G.    In the event an applicant decides to suspend or abandon the project, the applicant must provide formal written notice to the Department and consultant. The applicant shall continue to be responsible for all monies expended by the Department or consultants to the point of receipt of notification to suspend or abandon, or other obligations or penalties under the terms of any contract let for preparation of the environmental documents.

H.    The Department shall only publish an environmental impact statement (EIS) when it believes that the EIS adequately discloses the significant direct, indirect, and cumulative adverse impacts of the proposal and its alternatives; mitigation measures proposed and committed to by the applicant, and their effectiveness in significantly mitigating impacts; mitigation measures that could be implemented or required; and unavoidable significant adverse impacts. (Ord. 238 Ch. III § 9(m), 2000).

20.30.620 Comments and public notice – Adoption by reference.

The City adopts the following sections, as now existing or hereinafter amended, by reference as supplemented in this subchapter:

WAC

197-11-500    Purpose of this part.

197-11-502    Inviting comment.

197-11-504    Availability and cost of environmental documents.

197-11-508    SEPA register.

197-11-510    Public notice.

197-11-535    Public hearings and meetings.

197-11-545    Effect of no comment.

197-11-550    Specificity of comments.

197-11-560    FEIS response to comments.

197-11-570    Consulted agency costs to assist lead agency.

(Ord. 238 Ch. III § 9(n), 2000).

20.30.630 Comments and public notice – Additional considerations.

A.    For purposes of WAC 197-11-510, public notice shall be required as provided in Chapter 20.30, Subchapter 3, Permit Review Procedures, except for Type L actions.

B.    Publication of notice in a newspaper of general circulation in the area where the proposal is located shall also be required for all nonproject actions and for all other proposals that are subject to the provisions of this subchapter but are not classified as Type A, B, or C actions.

C.    The responsible official may require further notice if deemed necessary to provide adequate public notice of a pending action. Failure to require further or alternative notice shall not be a violation of any notice procedure. (Ord. 352 § 1, 2004; Ord. 238 Ch. III § 9(o), 2000).

20.30.640 Using and supplementing existing environmental documents – Adoption by reference.

The City adopts the following sections of the SEPA Rules, as now existing or hereinafter amended, by reference:

WAC

197-11-164    Planned actions – Definition and criteria.

197-11-168    Ordinances or resolutions designating planned actions – Procedures for adoption.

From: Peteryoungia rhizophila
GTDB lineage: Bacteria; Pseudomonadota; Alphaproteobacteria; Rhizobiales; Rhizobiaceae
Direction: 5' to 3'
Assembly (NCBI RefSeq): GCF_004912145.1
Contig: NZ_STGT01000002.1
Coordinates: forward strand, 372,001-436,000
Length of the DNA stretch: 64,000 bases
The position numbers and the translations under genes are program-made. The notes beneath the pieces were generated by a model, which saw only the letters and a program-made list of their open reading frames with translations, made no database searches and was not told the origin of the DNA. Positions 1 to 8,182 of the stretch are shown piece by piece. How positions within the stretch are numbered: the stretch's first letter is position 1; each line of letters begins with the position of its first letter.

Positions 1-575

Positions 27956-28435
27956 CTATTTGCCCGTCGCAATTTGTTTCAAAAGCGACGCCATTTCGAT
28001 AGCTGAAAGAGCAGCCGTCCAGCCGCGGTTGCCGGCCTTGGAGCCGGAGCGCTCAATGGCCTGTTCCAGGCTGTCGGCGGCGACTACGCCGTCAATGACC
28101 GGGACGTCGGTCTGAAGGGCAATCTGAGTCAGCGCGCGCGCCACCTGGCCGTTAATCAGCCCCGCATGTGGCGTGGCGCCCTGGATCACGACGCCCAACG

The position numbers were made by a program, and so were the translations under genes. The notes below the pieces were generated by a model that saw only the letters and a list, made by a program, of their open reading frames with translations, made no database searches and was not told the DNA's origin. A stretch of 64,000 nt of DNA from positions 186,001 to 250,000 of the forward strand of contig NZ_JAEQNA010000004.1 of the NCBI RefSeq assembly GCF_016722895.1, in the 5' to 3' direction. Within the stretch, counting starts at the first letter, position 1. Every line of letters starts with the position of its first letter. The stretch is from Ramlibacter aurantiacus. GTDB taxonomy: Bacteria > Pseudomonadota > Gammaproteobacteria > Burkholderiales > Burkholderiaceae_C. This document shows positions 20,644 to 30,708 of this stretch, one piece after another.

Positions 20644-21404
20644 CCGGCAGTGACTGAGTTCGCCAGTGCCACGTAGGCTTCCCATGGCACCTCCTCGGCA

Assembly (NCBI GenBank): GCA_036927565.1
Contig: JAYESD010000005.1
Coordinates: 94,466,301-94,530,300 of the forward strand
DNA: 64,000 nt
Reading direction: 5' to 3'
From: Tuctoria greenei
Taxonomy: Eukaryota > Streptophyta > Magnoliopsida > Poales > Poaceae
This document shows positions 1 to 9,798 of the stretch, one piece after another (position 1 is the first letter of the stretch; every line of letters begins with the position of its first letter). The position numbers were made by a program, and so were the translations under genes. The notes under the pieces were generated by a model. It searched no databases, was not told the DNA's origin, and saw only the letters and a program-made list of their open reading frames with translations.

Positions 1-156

197-11-172    Planned actions – Project review.

197-11-600    When to use existing environmental documents.

197-11-610    Use of NEPA documents.

197-11-620    Supplemental environmental impact statements.

197-11-625    Addenda – Procedures.

197-11-630    Adoption – Procedures.

197-11-635    Incorporation by reference – Procedures.

197-11-640    Combining documents.

(Ord. 238 Ch. III § 9(p), 2000).

20.30.650 SEPA decisions – Adoption by reference.

The City adopts the following sections of the SEPA Rules, as now existing or hereinafter amended, by reference, as supplemented in this subchapter:

WAC

197-11-650    Purpose of this part.

197-11-655    Implementation.

197-11-660    Substantive authority and mitigation.

197-11-680    Appeals.

(Ord. 238 Ch. III § 9(q), 2000).

20.30.660 SEPA decisions – Substantive authority.

A.    The City may attach conditions to a permit or approval for a proposal so long as:

1.    Such conditions are necessary to mitigate specific adverse environmental impacts identified in environmental documents prepared pursuant to this subchapter; and

2.    Such conditions are in writing; and

3.    The mitigation measures included in such conditions are reasonable and capable of being accomplished; and

4.    The City has considered whether other local, State, or Federal mitigation measures applied to the proposal are sufficient to mitigate the identified impacts; and

5.    Such conditions are based on one or more policies in SMC 20.30.670 and cited in the permit, approval, license or other decision document.

B.    The City may deny a permit or approval for a proposal on the basis of SEPA so long as:

1.    A finding is made that approving the proposal would result in probable significant adverse environmental impacts that are identified in a FEIS or final supplemental EIS; and

2.    A finding is made that there are no reasonable mitigation measures capable of being accomplished that are sufficient to mitigate the identified impact; and

3.    The denial is based on one or more policies identified in SMC 20.30.670 and identified in writing in the decision document. (Ord. 238 Ch. III § 9(r), 2000).

20.30.670 SEPA policies.

A.    The policies and goals set forth in this section are supplementary to those in the existing authorization of the City of Shoreline.

B.    For the purposes of RCW 43.21C.060 and WAC 197-11-660(a), the following policies, plans, rules and regulations, and all amendments thereto, are designated as potential bases for the exercise of the City’s substantive authority to condition or deny proposals under SEPA, subject to the provisions of RCW 43.21C.240 and SMC 20.30.660.

1.    The policies of the State Environmental Policy Act, RCW 43.21C.020.

2.    The Shoreline Comprehensive Plan, its appendices, subarea plans, surface water management plans, park master plans, and habitat and vegetation conservation plans.

3.    The City of Shoreline Municipal Code. (Ord. 238 Ch. III § 9(s), 2000).

20.30.680 Appeals.